[1 [1] [1]
[1 [1] [1]

A 1-dimensional cell array is called a list.

A{1,2} = [1 2 ; 3 4]
This sets the 1,2 entry of A to be a 2-by-2 matrix. Note the use of
the curly brackets { and } instead of standard parentheses. This is an














example of '.i,,II ii, .iI, ii iiiil ii," for cell arrays. We obtain the
cell array


[1 [1 [1
S 3 4


Typing the statement above, without a semicolon at the end, prints a
summary of the cell array A. If you want to see the detailed contents
of each entry of A, type celldisp(A).

C = {[1 2 9], [3 4]; [5 6], [7]}
Tit, curly brackets are also used to construct cell lists and cell arrays.
Tit, statement creates a cell array that looks like this:

1 2 9 3 4
5 6 7

Note that the sizes of each cell entry do not have to be the same. Tli
do not even have to be of the same type (you can mix numeric and
character entries, for example).

B = {A C}
This statement creates a 1-by-2 cell array, each entry of which is also a
cell array (the A and C arrays just described). Tit, expression B{ 1} will
give you a cell array equal to A, and B{2}{1,2} will give you a 1-by-2
array with the contents [3 4].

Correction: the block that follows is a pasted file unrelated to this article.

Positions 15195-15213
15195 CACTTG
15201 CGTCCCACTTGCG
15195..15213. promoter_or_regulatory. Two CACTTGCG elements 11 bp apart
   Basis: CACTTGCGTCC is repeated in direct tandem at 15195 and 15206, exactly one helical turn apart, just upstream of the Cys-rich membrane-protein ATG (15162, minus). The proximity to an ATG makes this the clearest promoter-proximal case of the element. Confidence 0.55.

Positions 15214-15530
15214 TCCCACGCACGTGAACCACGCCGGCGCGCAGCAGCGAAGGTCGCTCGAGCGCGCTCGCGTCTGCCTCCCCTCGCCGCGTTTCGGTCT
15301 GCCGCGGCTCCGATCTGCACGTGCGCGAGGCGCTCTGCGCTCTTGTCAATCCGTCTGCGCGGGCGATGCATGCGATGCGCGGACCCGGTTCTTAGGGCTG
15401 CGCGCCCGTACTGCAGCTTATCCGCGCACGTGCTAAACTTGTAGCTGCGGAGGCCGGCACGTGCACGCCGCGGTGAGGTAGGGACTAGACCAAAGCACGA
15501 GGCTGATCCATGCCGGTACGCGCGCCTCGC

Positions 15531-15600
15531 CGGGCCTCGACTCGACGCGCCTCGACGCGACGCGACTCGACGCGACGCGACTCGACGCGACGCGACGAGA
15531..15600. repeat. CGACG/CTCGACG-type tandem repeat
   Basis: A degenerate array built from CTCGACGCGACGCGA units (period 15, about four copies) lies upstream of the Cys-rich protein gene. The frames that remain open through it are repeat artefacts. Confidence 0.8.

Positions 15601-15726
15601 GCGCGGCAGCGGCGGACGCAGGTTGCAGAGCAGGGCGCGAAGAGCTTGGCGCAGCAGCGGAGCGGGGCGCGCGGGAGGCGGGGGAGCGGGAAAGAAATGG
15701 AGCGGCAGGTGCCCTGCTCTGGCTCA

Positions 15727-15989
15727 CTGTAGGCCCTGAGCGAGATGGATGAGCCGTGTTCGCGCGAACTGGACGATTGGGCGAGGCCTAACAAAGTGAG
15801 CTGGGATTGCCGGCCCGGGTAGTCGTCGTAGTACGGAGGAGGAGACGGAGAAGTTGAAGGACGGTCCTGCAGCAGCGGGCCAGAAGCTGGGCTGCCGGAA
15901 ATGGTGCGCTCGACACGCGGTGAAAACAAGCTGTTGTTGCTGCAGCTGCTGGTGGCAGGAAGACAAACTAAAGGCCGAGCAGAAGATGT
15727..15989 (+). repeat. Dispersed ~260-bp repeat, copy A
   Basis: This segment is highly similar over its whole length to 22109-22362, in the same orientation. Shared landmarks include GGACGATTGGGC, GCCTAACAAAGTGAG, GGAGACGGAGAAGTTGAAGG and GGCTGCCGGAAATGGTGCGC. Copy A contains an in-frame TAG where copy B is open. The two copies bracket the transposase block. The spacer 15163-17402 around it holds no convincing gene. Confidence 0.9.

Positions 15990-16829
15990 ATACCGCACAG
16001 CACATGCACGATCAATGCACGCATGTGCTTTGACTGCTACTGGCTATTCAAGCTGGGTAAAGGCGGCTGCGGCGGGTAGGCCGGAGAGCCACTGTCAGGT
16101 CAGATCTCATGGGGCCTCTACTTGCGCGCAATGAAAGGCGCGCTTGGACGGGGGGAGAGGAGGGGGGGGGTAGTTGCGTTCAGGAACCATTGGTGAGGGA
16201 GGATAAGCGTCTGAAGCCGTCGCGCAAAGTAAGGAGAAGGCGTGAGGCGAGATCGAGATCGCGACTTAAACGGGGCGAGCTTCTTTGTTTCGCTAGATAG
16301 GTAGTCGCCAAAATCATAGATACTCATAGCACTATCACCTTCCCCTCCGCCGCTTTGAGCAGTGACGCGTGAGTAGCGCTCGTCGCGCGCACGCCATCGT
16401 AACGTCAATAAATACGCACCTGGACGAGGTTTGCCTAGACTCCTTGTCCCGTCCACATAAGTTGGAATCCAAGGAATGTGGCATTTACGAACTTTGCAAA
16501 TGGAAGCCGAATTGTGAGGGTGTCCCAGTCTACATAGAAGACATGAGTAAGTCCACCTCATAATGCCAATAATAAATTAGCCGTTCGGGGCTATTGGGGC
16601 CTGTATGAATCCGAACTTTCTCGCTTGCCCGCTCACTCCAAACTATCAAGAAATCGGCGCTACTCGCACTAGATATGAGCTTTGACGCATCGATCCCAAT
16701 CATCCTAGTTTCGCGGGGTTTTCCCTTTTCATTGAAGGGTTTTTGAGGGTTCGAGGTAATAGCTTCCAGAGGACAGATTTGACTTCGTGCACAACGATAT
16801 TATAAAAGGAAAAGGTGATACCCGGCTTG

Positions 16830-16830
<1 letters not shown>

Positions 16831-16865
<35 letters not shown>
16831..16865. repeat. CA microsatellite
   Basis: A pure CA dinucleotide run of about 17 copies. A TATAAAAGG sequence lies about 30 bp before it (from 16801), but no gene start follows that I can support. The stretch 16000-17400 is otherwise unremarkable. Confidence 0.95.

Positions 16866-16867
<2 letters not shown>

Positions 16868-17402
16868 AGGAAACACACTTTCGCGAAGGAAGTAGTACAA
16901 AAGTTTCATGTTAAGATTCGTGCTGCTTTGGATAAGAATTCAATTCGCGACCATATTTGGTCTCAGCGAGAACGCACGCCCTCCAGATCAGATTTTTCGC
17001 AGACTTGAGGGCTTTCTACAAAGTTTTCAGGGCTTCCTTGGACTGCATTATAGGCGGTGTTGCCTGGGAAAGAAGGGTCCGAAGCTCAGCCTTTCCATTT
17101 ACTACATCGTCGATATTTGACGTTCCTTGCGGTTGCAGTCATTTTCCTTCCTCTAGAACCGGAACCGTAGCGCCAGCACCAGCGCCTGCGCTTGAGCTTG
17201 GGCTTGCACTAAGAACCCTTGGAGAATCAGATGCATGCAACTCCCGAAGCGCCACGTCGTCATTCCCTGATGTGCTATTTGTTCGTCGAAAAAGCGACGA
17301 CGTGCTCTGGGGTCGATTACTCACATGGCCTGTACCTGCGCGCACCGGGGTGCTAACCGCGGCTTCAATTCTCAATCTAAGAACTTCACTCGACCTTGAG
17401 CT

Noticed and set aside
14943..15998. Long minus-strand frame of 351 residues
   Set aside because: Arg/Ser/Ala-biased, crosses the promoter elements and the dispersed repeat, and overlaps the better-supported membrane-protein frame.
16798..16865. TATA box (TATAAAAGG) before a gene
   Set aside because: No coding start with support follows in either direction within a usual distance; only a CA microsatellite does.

A word of caution about cell arrays. If you're creating a new cell array
and you have a existing numeric array with the same name, '.1, iil will
complain. Clear the old array first, using the clear function. For example
clear A will clear the array A. clear, by itself, will clear the whole '.1I11i.1 I
workspace.


4 Cell arrays for distributing matrices

Suppose we have a 20-by-20 matrix A, and we want to cut it into four
submatrices of equal size and put one submatrix on each processor of our 2-
by-2 processor grid. In a real distributed memory computer, each processor















would have its own 10-by-10 matrix. In '.1i11,i I'. we can simulate this with a
2-by-2 cell array. Ti, following code splits the matrix A and distributes it
to the processors as the cell array Agrid.

Agrid {1,1} = A (1:10, 1:10)
Agrid {1,2} = A (1:10, 11:20)
Agrid {2,1} = A (11:20, 1:10)
Agrid {2,2} = A (11:20, 11:20)

T1 11 I, if we come to a step in the algorithm in which each processor needs
to operate on its part of the A matrix, we can simulate it with a loop like
this:

for Pi = 1:2
for Pj = 1:2